Pennsylvania 4th District
For a century, one of America’s great industrial zones was near the intersection of the Beaver and Ohio rivers in western Pennsylvania. This was steel country, with mills rising black and brooding from the bottomlands and filling the narrow river valleys with smoke. Immigrant families lived in small frame houses on hillsides, looking down on riverscapes lined with piles of iron ore, limestone, and coal and littered with cranes, stocks and furnaces. This was not an environmentalist’s idea of perfection, but it was a land of opportunity for thousands whose lives were worse before moving to steel country. One grandchild of a Hungarian immigrant steelworker in Beaver Falls grew up to be Joe Namath, one of the many great quarterbacks produced by southwestern Pennsylvania (fellow Hall of Famers Jim Kelly, Joe Montana and Dan Marino are a few of the others). During the heady years, high union wages and early retirement plans made working in the mills a path to the middle class. But the industry crashed after the oil shock of 1979. Many mills closed and jobs vanished. Today, thousands of workers who long ago exhausted their unemployment benefits have given up and left the Beaver and Ohio valleys.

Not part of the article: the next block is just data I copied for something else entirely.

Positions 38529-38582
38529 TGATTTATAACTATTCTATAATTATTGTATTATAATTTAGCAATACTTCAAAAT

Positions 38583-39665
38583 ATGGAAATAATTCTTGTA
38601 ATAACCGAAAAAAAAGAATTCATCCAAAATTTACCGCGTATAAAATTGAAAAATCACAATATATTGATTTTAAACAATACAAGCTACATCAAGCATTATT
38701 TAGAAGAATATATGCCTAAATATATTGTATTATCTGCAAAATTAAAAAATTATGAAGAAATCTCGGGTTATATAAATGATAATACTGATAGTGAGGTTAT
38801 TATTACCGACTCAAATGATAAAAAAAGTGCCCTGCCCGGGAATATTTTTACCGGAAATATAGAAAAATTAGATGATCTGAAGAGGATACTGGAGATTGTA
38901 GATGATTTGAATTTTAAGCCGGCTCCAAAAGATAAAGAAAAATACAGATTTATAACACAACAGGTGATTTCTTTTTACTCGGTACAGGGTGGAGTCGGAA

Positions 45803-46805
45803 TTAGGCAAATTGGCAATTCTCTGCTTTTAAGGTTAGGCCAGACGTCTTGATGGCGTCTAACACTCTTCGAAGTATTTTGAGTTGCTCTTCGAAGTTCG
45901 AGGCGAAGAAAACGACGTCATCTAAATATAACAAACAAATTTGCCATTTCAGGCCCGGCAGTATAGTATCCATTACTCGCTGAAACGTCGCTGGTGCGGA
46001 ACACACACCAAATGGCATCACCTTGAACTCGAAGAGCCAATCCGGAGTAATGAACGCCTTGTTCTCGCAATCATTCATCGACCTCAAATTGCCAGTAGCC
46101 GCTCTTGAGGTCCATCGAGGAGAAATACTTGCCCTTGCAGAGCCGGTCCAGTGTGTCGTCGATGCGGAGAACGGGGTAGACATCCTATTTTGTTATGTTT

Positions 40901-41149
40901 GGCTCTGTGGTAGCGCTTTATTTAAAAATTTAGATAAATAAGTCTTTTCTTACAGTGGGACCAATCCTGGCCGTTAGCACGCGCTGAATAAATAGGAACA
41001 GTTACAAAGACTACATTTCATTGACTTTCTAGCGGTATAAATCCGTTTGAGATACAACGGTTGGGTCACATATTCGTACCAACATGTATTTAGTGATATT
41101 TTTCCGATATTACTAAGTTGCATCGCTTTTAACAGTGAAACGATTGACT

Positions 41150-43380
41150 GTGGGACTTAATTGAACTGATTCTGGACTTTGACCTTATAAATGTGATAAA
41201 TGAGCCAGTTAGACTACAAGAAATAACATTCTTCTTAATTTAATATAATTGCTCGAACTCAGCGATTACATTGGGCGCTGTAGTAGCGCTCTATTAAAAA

2008 Presidential Vote
|Cook Partisan Voting Index|
The 4th Congressional District of Pennsylvania includes much of steel country and, equally important, a large swath of suburban Pittsburgh. The 4th begins around Farrell in Mercer County, located as close to Erie as to Pittsburgh, then travels south along Route 60 through steel-mill country in Lawrence and Beaver counties. Aliquippa, a typically distressed former steel-mill city, is where composer Henry Mancini and football icon Mike Ditka grew up but then left for brighter futures elsewhere. The district then turns to the east, taking in a fast-growing tier of suburban southern Butler County and the longer-established Allegheny County suburbs north of Pittsburgh. It includes old-money Fox Chapel and Sewickley, which is now attracting the region’s high-tech wealth, and affluent McCandless and middle-class Ross in the North Hills. It also takes in a tiny portion of Westmoreland County. The steel mill areas tend to be Democratic, with unions still capable of flexing some muscle. The suburbs of Butler County are tax-averse and strongly Republican, with solid growth in Cranberry and Seven Fields. The older suburbs in Allegheny County, with some of the highest senior citizen populations in the country, are politically marginal; they are more Democratic than Butler, but much more Republican than the city of Pittsburgh. Overall, the district’s heritage is Democratic but it has been trending slightly toward the Republicans. George W. Bush carried this district with 54% of the vote in 2004. Although 2008 Democratic presidential nominee Barack Obama launched his post-convention campaign in Beaver County, Republican John McCain won it with 55% of the vote.